A first-ever comprehensive energy strategy has been proposed for Connecticut by Gov. Dannel Malloy that outlines an electricity sector strategy to increase state clean energy mandates and keep generation and transmission costs down.
Malloy unveiled the draft energy strategy at a conference in Cromwell, Conn., Oct. 5, highlighting the benefits of the plan to addressing environmental, energy, and economic challenges in the state.
“Tackling [these challenges] together offers the best chance to lower the cost of electricity and heat for our families and seniors, the best chance to lower the cost of power and make our businesses and industries more competitive so [they] can create the jobs that our residents need, and the best chance to reduce air emissions and other harmful impacts on our land and water,” he said in a statement.
Connecticut’s Department of Energy and Environmental Protection (DEEP) developed the draft strategy for energy market issues underlining energy efficiency, electricity, industry, natural gas, and transportation in accordance with Public Act 11-80, passed in 2011.
James Torgerson, CEO of UIL Holdings (NYSE: UIL), praised the draft strategy in a statement, saying the state has “languished without a comprehensive policy to address pressing energy issues.”
UIL is the parent company of The United Illuminating Company, which provides transmission and electricity services for the New Haven, Conn., and Bridgeport, Conn., areas.
“I have always supported energy policies that encourage growth and improve efficiency and diversification of resources,” Torgerson said.
The draft’s electricity sector strategy to advance an agenda of cheaper and cleaner power for the state proposes to “keep both generation and transmission costs down through proper planning, infrastructure investments, and engagement in federal and regional energy decision-making processes, including increased scrutiny of the rules and incentives established by FERC and the [New England] Independent Systems Operator, which runs the wholesale electricity marketplace in our region.”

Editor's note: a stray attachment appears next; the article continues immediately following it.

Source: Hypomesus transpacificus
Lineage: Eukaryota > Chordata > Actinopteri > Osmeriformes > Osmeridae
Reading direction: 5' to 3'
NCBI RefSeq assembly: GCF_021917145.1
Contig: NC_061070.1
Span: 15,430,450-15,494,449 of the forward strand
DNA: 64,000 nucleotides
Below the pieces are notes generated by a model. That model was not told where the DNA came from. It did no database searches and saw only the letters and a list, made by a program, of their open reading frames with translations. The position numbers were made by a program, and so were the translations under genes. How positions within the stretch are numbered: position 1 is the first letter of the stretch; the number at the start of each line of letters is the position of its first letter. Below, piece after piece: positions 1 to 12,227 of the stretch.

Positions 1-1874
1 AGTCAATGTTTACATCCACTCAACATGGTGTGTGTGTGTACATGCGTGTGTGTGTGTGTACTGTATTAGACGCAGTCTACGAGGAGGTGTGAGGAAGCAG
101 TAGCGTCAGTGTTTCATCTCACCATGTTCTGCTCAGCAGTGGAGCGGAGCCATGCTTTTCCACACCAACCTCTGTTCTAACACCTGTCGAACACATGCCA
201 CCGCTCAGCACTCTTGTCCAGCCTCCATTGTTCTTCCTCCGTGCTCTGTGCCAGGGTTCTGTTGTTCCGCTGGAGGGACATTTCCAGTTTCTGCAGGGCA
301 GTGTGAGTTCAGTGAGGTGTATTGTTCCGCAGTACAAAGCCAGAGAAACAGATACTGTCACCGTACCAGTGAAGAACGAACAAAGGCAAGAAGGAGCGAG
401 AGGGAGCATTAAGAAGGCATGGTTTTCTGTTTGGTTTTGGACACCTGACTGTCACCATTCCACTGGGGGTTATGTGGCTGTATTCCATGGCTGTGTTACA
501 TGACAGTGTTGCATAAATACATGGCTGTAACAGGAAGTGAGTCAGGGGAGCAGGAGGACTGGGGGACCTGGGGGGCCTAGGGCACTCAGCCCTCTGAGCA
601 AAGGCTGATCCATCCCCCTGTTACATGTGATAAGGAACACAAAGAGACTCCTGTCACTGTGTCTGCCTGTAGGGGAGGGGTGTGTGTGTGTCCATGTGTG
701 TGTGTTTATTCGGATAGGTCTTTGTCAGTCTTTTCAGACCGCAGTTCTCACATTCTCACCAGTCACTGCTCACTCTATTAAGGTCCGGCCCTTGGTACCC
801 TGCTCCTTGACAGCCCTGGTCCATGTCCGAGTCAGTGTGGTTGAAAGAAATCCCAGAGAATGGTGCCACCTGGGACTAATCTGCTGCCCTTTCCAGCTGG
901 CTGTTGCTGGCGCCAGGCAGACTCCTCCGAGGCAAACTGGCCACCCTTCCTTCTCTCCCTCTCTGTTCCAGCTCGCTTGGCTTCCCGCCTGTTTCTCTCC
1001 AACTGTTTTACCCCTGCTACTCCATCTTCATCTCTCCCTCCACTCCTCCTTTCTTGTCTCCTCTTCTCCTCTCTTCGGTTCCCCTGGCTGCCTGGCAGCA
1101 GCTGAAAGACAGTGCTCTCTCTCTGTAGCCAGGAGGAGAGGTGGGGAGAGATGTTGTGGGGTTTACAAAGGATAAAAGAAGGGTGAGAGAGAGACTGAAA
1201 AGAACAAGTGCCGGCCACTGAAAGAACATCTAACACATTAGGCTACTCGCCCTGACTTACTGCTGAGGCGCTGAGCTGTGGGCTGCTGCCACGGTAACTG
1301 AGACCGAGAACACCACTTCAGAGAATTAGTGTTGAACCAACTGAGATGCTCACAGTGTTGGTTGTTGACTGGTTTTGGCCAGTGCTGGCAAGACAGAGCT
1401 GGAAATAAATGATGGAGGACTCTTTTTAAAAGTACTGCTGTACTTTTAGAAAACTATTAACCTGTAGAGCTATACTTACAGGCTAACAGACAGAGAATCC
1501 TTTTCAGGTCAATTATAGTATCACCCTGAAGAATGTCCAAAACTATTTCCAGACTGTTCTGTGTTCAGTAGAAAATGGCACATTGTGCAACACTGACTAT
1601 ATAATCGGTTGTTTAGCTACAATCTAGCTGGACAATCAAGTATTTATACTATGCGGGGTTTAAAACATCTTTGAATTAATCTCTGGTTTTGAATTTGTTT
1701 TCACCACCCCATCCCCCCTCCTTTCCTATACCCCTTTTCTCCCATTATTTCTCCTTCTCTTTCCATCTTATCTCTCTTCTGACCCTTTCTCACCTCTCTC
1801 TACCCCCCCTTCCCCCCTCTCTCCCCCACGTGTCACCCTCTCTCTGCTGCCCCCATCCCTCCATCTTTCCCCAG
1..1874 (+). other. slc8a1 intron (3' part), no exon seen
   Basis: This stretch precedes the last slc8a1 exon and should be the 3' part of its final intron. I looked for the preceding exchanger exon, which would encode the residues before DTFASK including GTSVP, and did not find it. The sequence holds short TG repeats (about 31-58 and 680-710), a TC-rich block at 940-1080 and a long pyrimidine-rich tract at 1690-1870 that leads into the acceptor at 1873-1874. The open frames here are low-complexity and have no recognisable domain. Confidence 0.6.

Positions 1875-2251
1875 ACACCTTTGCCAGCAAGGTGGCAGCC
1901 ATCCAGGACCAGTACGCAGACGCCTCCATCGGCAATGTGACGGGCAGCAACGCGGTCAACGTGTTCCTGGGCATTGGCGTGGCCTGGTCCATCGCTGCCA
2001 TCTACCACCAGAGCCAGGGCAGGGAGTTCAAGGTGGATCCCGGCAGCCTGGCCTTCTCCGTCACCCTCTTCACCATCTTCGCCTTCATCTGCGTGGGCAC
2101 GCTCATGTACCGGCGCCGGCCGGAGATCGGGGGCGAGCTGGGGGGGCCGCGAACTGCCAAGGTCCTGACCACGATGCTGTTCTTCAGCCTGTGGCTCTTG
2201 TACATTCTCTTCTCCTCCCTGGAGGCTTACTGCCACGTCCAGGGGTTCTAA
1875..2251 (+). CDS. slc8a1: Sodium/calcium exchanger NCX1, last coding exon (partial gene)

In addition to its two major components – reducing natural gas prices and expanding efficiency programs – the plan considers raising Connecticut’s current 20% by 2020 renewable portfolio standard and expanding the resource mix of its power portfolio.
Based on a forecasted annual electricity load for Connecticut in 2020 of 30,981 GWh, the draft strategy estimates it would take 1.09 GW of wind generating capacity and 2.72 GW of solar-PV generating capacity to meet a requirement of 6,196 GWh of Class I renewable generation.
The draft strategy provides an overview of the technical potential of renewable resources in Connecticut and highlights Canadian hydroelectric resources as a low-carbon generation option, calling hydropower potential “enormous,” despite the lack of transmission to interconnect the regions.
The Northern Pass transmission project, a joint venture between Northeast Utilities (NYSE:NU) and NSTAR Electric, a utility subsidiary of Northeast Utilities, is highlighted in the strategy as a potential near-term solution to accessing hydroelectric resources in Quebec, but other new transmission projects, the strategy noted, would increase the portion of hydroelectricity for New England.
Northern Pass would include 140 miles of 300-kV DC and 40 miles of 345-kV AC transmission lines to connect Quebec and New Hampshire.
The draft comprehensive energy strategy has been presented for public comment. DEEP scheduled a series of technical workshops the week of Nov. 14 on major elements of the overall plan, and four public hearings are scheduled throughout Connecticut in November.